I'm 18.5 stone 6ft 3inches and pretty strong.
I don't relish wrestling the 53kg tohatsu though.
If you have a helper it's a lot easier.
If they lift the propeller up and take the strain of you back the operation is a lot easier.
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Old 31 July 2014, 04:35   #16
dave3235's Avatar
Country: UK - England
Town: Bristol
Boat name: Salty Cheeks
Make: Honwave
Length: 3m +
Engine: 20hp 2stroke Mariner
Join Date: Mar 2014
Posts: 453
Originally Posted by Alexo View Post
I see. Noted. Thank you beerbelly for clarifying this.

Get a 2stroke better power to weight ratio the way to go.Put the engine on the transom and get some bow wheels.
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Old 31 July 2014, 06:46   #17
azzurro's Avatar
Country: Other
Town: Madrid-Almeria
Boat name: SEPIA
Make: honwave
Length: 3m +
Engine: Honda BF20
Join Date: Feb 2010
Posts: 197
- Rooteq folding trolley is not recommended for 20hp 4 stroke engines because of weight distribution (head is heavy, leg is lighter). I use one, but I had to modify it. There's a post about this in the forum.
- Try putting it in vertical position, tied to the back of the front seat. You lose a rear seat, but it's easier to manage.
- Putting an engine inside the boot is much easier than taking it out...
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Old 31 July 2014, 11:04   #18
beerbelly's Avatar
Country: UK - England
Town: teesside
Make: valiant v570
Length: 5m +
Engine: mercury 100
MMSI: 232012453
Join Date: Apr 2014
Posts: 915
I was putting mane on the back seat of our freelander as the boot was full of dog which was ok until I badly scored the leather on the seat pulling it out so I then put one of them thick rubber boot liners of ebay on the seat to protect it just a suggestion if your fussy about your cars interior. it also made getting it out easier as I just pulled the rubber mat until the outboard was nearly out
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Old 31 July 2014, 11:20   #19
Join Date: Jul 2011
Posts: 824
I concur with the rubber mat. I've got one and it makes sliding and dragging outboard in and out of the boot a lit easier!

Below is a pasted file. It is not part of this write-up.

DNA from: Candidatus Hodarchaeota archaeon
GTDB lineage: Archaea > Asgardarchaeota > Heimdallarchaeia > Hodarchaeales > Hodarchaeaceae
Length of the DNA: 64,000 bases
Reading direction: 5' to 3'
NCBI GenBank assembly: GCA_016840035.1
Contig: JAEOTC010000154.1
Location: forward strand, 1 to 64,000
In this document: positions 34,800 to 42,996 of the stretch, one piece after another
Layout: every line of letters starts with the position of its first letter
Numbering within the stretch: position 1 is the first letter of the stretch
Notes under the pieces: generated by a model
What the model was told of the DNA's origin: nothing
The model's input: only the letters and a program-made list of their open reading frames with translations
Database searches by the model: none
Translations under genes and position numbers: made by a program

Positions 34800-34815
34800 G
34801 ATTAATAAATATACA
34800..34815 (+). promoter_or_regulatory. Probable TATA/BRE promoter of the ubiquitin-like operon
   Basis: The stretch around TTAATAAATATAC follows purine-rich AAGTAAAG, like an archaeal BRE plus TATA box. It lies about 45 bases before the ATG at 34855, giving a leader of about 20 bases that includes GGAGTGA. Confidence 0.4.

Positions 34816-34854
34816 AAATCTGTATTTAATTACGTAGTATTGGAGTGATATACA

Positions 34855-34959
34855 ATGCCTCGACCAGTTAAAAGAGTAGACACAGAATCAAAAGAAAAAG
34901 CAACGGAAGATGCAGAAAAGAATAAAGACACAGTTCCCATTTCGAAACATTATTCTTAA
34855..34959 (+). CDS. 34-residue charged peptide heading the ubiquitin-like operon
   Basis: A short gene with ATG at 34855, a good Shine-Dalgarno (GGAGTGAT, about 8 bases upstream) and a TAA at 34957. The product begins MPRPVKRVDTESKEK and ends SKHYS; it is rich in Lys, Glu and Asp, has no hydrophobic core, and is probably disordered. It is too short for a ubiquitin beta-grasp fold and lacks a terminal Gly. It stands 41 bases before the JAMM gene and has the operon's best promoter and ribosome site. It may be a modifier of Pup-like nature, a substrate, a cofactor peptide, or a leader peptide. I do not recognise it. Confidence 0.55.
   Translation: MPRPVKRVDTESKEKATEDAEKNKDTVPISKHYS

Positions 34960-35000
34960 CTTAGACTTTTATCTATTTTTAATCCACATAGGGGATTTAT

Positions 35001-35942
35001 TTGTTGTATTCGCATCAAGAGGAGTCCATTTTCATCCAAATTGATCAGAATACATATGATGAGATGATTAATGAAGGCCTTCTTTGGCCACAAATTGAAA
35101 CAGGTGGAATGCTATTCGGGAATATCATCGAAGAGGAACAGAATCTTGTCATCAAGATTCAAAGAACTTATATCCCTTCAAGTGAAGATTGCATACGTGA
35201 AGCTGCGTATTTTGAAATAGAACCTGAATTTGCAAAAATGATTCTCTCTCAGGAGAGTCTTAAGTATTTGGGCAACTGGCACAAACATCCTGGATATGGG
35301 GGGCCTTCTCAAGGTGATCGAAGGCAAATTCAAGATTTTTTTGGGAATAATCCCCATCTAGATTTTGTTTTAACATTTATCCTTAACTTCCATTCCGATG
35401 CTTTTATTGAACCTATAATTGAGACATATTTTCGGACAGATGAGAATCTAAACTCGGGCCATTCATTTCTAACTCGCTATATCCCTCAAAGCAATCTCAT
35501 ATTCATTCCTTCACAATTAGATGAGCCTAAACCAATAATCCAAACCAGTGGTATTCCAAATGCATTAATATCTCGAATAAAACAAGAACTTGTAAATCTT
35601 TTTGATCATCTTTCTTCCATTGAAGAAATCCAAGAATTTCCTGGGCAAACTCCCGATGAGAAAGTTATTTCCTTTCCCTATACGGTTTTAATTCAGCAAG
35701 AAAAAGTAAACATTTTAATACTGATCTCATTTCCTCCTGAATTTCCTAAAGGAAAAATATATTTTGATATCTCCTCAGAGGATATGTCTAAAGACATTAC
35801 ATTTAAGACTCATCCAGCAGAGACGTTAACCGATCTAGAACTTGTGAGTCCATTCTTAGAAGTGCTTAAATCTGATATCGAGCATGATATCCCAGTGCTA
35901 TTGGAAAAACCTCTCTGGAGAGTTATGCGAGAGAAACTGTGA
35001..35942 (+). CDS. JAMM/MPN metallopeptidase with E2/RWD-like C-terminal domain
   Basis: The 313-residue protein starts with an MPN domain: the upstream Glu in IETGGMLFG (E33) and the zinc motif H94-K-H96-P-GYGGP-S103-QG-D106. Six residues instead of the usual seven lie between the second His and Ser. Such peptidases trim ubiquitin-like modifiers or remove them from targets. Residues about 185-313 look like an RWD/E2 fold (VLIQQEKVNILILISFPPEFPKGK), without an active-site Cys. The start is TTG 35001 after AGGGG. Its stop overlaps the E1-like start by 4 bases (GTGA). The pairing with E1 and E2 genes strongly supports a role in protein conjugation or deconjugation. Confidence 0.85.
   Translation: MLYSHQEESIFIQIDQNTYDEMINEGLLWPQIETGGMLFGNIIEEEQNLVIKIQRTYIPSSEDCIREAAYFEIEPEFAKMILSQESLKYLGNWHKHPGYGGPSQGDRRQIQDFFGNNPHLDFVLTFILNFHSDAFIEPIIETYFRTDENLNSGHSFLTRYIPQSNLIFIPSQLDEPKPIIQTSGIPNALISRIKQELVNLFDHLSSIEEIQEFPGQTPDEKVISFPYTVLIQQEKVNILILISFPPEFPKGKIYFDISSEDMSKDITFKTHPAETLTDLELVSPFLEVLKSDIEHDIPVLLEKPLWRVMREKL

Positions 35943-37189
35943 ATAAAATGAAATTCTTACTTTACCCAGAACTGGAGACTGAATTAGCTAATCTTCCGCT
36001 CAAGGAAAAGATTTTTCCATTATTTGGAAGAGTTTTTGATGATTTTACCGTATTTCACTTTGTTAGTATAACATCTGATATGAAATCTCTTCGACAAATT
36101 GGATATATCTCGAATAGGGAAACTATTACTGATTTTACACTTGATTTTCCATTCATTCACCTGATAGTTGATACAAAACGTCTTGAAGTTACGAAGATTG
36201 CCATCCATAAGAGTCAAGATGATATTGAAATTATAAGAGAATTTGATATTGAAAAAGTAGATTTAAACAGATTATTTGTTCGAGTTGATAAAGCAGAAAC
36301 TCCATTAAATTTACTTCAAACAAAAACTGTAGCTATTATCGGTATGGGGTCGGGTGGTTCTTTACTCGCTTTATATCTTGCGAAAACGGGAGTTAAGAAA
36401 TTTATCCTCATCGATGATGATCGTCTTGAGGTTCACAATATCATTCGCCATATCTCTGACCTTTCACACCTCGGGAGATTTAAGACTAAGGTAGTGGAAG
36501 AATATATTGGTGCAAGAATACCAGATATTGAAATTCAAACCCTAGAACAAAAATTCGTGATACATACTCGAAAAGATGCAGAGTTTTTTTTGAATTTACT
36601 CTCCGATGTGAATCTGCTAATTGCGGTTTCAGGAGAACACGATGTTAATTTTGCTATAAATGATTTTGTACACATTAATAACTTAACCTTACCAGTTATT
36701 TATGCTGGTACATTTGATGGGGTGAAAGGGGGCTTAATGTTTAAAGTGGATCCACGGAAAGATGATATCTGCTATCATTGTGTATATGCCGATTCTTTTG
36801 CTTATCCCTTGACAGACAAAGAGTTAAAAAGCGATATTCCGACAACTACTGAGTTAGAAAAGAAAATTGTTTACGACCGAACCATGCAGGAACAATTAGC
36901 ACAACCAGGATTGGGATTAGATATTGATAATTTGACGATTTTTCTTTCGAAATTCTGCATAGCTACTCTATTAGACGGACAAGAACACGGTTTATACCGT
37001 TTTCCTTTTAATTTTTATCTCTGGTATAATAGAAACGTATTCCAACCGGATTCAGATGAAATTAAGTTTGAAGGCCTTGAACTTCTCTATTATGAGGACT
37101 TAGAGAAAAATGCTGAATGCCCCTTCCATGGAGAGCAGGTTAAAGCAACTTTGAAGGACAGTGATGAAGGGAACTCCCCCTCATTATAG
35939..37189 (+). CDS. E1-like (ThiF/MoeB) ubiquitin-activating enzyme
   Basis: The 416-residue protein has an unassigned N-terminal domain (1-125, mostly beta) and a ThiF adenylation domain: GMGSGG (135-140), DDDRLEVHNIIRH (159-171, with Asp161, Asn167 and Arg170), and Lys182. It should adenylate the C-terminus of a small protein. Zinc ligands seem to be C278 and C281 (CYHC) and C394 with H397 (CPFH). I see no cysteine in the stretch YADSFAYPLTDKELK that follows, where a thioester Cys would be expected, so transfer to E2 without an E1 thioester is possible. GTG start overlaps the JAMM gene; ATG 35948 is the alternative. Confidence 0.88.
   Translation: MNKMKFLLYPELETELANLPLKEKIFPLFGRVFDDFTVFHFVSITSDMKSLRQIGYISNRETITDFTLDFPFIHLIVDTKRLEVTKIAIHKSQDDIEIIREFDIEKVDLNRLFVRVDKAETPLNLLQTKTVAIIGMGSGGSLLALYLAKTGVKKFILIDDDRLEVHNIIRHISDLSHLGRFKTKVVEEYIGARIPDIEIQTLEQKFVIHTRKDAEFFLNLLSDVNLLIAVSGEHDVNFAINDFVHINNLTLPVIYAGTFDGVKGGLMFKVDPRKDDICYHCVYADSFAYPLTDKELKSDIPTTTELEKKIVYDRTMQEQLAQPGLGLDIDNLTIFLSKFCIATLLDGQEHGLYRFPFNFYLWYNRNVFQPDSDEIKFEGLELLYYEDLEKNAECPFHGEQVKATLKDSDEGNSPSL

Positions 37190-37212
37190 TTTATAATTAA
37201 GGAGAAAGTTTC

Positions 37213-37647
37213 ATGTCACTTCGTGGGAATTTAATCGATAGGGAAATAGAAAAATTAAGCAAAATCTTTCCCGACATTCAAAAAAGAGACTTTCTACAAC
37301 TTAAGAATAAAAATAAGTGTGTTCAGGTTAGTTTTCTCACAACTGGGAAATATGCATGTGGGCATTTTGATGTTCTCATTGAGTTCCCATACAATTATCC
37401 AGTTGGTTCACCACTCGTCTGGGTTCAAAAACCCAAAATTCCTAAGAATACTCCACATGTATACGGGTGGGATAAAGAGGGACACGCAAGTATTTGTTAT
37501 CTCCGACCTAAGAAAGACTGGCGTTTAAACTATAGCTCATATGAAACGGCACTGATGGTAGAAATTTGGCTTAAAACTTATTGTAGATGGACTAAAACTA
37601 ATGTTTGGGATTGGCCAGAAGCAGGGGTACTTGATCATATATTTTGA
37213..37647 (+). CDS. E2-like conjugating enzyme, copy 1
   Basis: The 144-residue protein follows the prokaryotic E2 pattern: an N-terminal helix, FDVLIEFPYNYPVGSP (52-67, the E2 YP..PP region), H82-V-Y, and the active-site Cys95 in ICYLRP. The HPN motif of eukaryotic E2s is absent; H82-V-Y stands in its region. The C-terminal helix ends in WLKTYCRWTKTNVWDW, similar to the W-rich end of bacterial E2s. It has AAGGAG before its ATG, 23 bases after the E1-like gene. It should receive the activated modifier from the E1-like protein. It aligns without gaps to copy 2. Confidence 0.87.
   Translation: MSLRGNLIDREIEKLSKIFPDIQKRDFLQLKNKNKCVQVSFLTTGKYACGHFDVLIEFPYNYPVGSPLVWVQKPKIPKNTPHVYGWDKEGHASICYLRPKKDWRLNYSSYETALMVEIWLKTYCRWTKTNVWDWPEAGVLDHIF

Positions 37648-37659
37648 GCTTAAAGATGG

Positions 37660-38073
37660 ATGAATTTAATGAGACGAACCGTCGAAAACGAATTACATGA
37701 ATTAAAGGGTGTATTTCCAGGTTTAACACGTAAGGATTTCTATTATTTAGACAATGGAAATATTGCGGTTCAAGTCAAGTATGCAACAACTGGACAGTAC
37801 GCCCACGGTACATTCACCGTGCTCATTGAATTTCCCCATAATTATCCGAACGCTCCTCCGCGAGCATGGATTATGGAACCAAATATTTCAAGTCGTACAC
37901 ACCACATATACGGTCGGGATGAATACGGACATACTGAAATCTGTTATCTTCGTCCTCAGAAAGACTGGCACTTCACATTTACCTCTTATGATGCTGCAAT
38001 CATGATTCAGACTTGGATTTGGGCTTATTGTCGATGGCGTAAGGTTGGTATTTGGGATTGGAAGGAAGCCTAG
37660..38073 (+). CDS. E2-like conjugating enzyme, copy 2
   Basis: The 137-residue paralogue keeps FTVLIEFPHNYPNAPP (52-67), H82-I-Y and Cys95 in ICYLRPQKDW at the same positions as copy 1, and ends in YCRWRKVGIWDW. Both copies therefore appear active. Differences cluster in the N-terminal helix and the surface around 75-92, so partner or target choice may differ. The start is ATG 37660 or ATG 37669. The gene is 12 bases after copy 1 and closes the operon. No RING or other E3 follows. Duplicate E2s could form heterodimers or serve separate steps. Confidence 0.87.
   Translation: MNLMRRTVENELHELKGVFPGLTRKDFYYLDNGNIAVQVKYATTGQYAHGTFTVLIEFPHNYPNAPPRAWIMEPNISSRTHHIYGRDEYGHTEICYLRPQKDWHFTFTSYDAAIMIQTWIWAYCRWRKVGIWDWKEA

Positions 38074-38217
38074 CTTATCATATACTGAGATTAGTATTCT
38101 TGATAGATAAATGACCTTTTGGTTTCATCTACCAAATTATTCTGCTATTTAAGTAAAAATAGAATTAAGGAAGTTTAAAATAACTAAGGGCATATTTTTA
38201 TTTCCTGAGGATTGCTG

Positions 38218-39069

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Old 31 July 2014, 14:29   #20
Country: UK - England
Town: Berks
Boat name: zaros
Make: hondawave
Length: 3m +
Engine: 20 hp
Join Date: May 2014
Posts: 16
Honwave 3.8 and Tohatsu 20hp

I have a Honwave 3.8 and a tohatsu 20hp 4 stroke. I carry mine in the back of my Grand Picasso,I have just taken early retirement so am not a spring chicken and find I can lift the motor no problem but getting the leg high enough to get it in is hard even though I can lower the back of the car 6" (air suspension).

I do use my home made launch wheels sometimes but found the whole rig is very heavy to move over sand

I have a Yamaha folding outboard trolley which is great on a hard surface but would not consider taking on sand.

It can also be a bit of a struggle getting it on the transom - getting the bracket at the right angle ect..

I have managed everything on my own but feel much happier when my wife helps me.

The problem to me is not the weight but the fact it is very very top heavy so if it started to tip I doubt it could be stopped.

Having written this it seems a bit down but when its all together on the water its great. I did have a 15hp 2 stroke that had plenty of power but was noisy and smelly and not very green the 4 stroke is far better.

Sorry its a bit garbled but hope it helps, if you need more info please ask.